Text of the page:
ccmcacollister ♡ 56 ( +1 | -1 )
wschmidt Thanks for the contribution! Another great idea.
I am wondering if the PGN-to-FEN conversion program might help you with that? As I dont know if you saw it in the forums here, in the thread of GK Forums where
the announcement was made that diagrams can now be put in forum threads, in a
hyperlink to it posted there by, um that guy from California I think, who is such a computer whiz and kinda looks like Sly Stallone?! You know who I mean, right? :)
I would have just linked it to here, but am on a different browser setup today than then and cant get to it from here .... }8-(
wschmidt ♡ 42 ( +1 | -1 )
Craig, It's not the diagram that's causing me extra steps. It's isolating nad then copying the two or three lines of moves from the Fritz pgn while I'm still in Fritz. Right now I'm copying the entire pgn from Fritz, pasting into the Word doc and then cutting most 0f the game, before and after the moves related to the diagram. It's a minor matter, but it involves a couple of steps that I'd skip if I could figure out how to do so. ws
spurtus ♡ 135 ( +1 | -1 )
Not secrets but useful things I hope...

7) Know that knights take several moves to attack the squares that are diagonally distant fromt he knight by two squares. And remember to check even if they can make this journey and what implications of this are.

And know that landing on a square on the knights first diagonal means that the knight can attack the piece next move.

And know that landing on a square adjacent but non diagonal means that the knight cannot attack it next move.

8) Improve your efficiency at the board... understand forcing play first ( threats and sacs ) ,then find best move, finally try to find better move. Repeat as required.

9) Pawns in their starting position are in their strongest formation, resist the temptation to move them when faced by a pawn charge.

10) The presense of bishops in fianchetto are sometimes overlooked, try a double fianchetto and you'll soon see somebody overlooking one of them.

11) Knights cant protect each other, and tread on each others toes.

12) Bishop moves backwards are the hardest to see sometimes.

13) When you have the foresight to see that you have lost, play a strong but complicating move now this is the best time to offer a draw... as your opponent might not be able to calculate it.
ccmcacollister ♡ 114 ( +1 | -1 )
Thanks Spurtus! Knights also ... 14) ...will in general find a Rook Pawn to be the hardest to stop from advancing. Remember this if you get into a knight ending because it wins a lot of games. You like to have a Rook pawn passed if you can.
Here is a game with a good player & friend at GK, that I found it almost impossible to win without utilizing that idea ...even tho I have an Extra N for one pawn! It was necessary to trade the extra knight to make a Rook pawn passer to win this. I saw no other way as of move 27 when the last Rook came off. board #1371265
NEXT: Please stop here and Try this quick & easy Exercise and you will save some games! Put the WT pieces thusly: WT= Nc1, Kh8 and the others: BL=Kc3, Pc2
Now, your task is to win for BL by promoting the pawn to a Queen without losing the pawn/Queen. With either side to move first. But if WT moves first he must make a King move to drop a tempo so it is BL to move. (To move the N first would be a blunder, not proper play. So give it a try and I'll come back to this after bit here.)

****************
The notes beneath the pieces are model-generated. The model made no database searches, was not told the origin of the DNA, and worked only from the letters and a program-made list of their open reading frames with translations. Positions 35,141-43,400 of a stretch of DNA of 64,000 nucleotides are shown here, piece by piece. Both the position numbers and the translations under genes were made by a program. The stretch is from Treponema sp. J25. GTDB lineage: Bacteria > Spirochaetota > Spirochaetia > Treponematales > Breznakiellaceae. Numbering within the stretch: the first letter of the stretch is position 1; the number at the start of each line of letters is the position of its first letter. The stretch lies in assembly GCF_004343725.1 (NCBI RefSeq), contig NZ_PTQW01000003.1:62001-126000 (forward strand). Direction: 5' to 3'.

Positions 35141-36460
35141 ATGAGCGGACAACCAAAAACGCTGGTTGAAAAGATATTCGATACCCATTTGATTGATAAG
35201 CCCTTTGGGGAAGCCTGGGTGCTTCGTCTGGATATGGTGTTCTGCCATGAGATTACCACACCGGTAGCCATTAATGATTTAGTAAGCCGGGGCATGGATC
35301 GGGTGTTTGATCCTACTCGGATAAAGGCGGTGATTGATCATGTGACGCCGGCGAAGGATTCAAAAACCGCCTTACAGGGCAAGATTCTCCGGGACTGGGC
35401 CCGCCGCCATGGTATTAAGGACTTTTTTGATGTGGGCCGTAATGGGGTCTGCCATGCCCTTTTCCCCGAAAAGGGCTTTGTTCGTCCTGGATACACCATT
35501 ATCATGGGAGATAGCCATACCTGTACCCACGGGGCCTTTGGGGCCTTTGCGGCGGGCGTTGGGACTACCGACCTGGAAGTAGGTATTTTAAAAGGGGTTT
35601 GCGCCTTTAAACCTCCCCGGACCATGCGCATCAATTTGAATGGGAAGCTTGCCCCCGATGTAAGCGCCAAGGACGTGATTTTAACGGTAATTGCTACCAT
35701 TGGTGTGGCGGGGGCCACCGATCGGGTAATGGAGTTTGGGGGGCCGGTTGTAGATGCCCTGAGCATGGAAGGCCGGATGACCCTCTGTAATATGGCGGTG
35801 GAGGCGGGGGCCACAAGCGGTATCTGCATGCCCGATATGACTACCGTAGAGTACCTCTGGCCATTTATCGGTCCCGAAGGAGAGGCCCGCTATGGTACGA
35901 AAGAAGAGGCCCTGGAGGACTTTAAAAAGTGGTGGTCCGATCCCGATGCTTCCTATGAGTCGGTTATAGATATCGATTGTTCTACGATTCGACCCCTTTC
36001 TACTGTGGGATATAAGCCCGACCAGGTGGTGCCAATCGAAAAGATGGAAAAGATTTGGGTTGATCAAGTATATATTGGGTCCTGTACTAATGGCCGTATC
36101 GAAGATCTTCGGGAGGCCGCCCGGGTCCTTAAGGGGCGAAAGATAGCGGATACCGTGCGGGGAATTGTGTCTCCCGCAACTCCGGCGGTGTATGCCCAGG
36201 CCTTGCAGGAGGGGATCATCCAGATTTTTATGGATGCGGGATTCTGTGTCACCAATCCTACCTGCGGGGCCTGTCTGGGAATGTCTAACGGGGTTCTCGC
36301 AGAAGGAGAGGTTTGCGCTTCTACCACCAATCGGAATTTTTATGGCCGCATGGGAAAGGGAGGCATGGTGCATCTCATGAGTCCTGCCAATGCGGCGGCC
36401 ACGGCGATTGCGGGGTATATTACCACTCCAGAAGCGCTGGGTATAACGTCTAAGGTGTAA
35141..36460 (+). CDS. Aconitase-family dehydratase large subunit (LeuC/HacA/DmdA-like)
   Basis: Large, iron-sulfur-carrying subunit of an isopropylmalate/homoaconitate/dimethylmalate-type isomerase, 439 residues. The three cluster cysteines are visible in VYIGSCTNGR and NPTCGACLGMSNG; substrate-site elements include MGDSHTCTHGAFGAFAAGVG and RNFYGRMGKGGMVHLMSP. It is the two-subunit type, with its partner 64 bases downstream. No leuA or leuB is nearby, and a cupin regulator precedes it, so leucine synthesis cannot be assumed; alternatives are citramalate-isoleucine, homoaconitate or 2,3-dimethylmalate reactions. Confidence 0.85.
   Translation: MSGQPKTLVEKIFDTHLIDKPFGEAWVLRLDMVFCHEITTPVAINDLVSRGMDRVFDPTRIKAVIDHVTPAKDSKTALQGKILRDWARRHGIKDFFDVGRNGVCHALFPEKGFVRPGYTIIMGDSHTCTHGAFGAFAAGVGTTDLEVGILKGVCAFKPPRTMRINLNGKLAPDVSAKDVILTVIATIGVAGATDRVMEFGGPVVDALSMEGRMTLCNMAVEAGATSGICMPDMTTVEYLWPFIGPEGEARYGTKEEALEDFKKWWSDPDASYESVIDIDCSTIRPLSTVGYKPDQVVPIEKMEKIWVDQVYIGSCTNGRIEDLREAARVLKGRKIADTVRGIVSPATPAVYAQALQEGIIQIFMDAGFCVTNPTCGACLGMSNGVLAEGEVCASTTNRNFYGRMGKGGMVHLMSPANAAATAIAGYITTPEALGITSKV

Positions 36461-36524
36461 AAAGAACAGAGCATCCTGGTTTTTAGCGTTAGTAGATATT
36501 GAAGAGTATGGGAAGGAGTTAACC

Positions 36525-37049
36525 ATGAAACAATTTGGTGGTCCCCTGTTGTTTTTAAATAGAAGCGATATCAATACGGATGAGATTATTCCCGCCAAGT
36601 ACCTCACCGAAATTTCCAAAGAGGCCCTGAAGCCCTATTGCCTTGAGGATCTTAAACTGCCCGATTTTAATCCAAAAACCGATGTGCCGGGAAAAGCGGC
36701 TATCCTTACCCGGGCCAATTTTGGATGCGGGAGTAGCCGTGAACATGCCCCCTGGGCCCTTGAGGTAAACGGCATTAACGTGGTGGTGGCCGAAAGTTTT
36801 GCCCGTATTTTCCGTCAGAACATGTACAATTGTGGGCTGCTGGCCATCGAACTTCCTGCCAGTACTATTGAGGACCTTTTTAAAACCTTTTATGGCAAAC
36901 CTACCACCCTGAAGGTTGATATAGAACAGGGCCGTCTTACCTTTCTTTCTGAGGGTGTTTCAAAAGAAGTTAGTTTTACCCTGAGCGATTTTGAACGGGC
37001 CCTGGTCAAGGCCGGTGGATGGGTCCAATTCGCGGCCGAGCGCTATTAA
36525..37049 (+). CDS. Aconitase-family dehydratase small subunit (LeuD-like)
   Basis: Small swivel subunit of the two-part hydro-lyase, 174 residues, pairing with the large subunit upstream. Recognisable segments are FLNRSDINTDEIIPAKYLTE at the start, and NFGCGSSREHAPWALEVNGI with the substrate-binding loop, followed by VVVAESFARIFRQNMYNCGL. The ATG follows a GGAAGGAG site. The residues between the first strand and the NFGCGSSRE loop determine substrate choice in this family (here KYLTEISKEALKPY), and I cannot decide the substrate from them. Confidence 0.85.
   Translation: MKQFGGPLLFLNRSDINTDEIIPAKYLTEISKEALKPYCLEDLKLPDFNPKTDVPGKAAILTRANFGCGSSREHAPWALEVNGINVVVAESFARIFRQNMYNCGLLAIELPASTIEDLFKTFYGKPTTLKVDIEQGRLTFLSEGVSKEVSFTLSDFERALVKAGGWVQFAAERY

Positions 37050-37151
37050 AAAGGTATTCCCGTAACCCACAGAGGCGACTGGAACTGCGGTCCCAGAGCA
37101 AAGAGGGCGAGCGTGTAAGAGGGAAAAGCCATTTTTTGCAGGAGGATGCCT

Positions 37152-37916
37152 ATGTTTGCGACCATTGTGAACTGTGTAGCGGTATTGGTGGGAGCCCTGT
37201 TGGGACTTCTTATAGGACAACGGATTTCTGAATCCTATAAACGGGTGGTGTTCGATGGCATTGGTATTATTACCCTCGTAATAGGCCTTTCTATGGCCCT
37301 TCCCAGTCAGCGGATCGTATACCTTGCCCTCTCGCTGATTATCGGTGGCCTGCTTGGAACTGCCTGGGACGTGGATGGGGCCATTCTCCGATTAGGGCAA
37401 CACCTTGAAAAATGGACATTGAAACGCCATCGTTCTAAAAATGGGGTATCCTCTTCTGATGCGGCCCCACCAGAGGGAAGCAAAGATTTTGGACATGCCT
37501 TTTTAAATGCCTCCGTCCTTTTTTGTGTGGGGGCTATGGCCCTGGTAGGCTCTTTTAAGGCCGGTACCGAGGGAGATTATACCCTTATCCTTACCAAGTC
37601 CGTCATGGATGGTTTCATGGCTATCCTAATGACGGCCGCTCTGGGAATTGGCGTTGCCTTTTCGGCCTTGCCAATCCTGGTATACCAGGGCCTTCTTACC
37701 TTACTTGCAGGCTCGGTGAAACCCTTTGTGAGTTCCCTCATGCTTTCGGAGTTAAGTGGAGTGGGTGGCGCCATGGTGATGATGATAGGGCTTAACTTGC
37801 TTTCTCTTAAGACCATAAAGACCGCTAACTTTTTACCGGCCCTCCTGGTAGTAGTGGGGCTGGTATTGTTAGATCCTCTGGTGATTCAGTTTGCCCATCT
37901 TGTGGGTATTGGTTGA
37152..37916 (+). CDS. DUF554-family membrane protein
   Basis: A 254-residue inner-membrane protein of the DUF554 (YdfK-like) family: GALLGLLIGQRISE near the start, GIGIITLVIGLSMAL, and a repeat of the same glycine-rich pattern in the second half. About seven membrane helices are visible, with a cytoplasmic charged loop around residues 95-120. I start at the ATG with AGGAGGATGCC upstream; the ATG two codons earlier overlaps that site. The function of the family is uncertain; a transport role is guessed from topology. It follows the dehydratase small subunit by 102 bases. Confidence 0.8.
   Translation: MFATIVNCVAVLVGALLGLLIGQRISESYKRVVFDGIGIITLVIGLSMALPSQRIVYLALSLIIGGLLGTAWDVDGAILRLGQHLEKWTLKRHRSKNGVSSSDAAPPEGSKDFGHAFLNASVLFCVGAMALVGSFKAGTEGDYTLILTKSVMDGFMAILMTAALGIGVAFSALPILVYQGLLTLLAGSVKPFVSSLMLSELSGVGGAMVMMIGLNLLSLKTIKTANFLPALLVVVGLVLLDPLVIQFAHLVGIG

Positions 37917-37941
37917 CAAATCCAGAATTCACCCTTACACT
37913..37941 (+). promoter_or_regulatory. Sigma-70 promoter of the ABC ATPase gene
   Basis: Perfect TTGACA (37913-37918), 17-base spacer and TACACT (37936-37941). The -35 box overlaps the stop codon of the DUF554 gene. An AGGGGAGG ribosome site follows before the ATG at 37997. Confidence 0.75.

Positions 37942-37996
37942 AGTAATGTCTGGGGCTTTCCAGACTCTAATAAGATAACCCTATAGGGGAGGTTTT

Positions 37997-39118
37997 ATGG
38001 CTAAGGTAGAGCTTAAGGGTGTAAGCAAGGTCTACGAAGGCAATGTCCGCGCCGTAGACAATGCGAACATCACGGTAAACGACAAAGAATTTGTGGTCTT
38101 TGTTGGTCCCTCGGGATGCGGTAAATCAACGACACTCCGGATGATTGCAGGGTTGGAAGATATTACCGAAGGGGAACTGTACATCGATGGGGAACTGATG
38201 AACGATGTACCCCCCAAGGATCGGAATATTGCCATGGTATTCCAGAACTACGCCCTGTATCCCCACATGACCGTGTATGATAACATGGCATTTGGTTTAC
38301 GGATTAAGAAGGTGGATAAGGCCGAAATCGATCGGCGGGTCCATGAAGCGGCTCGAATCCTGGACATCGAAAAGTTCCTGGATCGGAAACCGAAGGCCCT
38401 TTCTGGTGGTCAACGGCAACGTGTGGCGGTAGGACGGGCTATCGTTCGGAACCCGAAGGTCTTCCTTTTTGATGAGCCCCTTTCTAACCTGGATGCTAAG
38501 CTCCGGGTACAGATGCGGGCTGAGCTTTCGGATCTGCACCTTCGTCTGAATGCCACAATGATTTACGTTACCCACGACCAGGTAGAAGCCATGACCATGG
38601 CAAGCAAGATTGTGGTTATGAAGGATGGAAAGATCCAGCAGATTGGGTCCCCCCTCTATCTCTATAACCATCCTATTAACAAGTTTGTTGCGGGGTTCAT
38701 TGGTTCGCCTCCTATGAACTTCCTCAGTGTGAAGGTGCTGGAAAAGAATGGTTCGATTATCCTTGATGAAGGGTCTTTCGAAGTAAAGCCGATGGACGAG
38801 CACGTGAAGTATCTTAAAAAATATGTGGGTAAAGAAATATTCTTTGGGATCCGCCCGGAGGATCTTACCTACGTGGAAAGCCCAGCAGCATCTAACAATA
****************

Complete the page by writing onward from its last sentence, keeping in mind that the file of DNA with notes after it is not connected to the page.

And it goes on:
ccmcacollister ♡ 51 ( +1 | -1 )
... continued. So as you see from the last post ...
15) From the right position a Lone Knight can hold off a passed pawn AND its King, even without his own monarch nearby!
He only needs his own King to be able to drop tempos at times, and the pawn can have no future glory. EG 1.Kb2 Nd3+ 2.Kc3 Nc1 3.Kd2 Nb3+ 4.Kd3 Nc1 5.Kd2 Nb3+
6.Kd1 K-move 7.K-move Nc1 ... etc. There is no headway against proper defense. & some of the Knight moves may be replaced by K-moves if it is not attacked. It matters not. Whenever/if ever pawn to c1=Q then the faithful servant will be in position to play NxQd1 ! :)
ionadowman ♡ 134 ( +1 | -1 )
A classic technique, Craig - A motif that ought to be in anyone's repertoire. It's surprising how often the idea crops up. My very last OTB tournament game featured a knight attempting to halt a passed pawn in similar fashion, but fortunately I had a knight of my own to winkle the enemy off the queening square.
Just how resourceful a knight can be was featured in this ending, played last year on GK:
It looks all up for Black. Although he picks up the g-pawn at once, can the knight hold up White's advance long enough for the king to march to its relief?
49.c4 Kxg5 50.Kb4 Kf5 51.c5 Ke6 52.c6 Nb6 53.Kc5 Na4+ 54.Kb4 Nb6 (As you were. White's first try failed, try the other way:)
55.Kh5 Nd5!! (One suspects that the earlier attempt via c5 was made in order to suggest to Black that 55...Nc4+ was the way to go here. But it turns out that it loses in spectacular fashion: 55...Nc4+ 56.Ka6! Kd6 57.b6!! and whichever pawn Black takes, the other runs on unstoppably to queen!)
56.Ka6 Kd6 57.Kb7 (He might have tried the same recipe as before, 57.b6!? Kxc6 58.b7 Nc7+ {the saving clause: this move is not available if Black had played 55.Nc4+} 59.Ka7 Nb5+ and if 60.Kb8 then Nd6 picks up the pawn, else 60.Ka8 Nc7+ 61.Kb8 Nb5 62.Kc8 Nd6+, or 60.Ka6 Nc7+ just repeats or loses the pawn)
57...Kc5 58.Ka6 (Nothing helps. It's clear Black has saved the game)
56...Nc7+ 57.Ka5 Nxb5 Draw - White's remaining pawn is obviously a goner.
Here's my Chess secret - a very well kept one, by all accounts: There's more to endgames than meets the eye!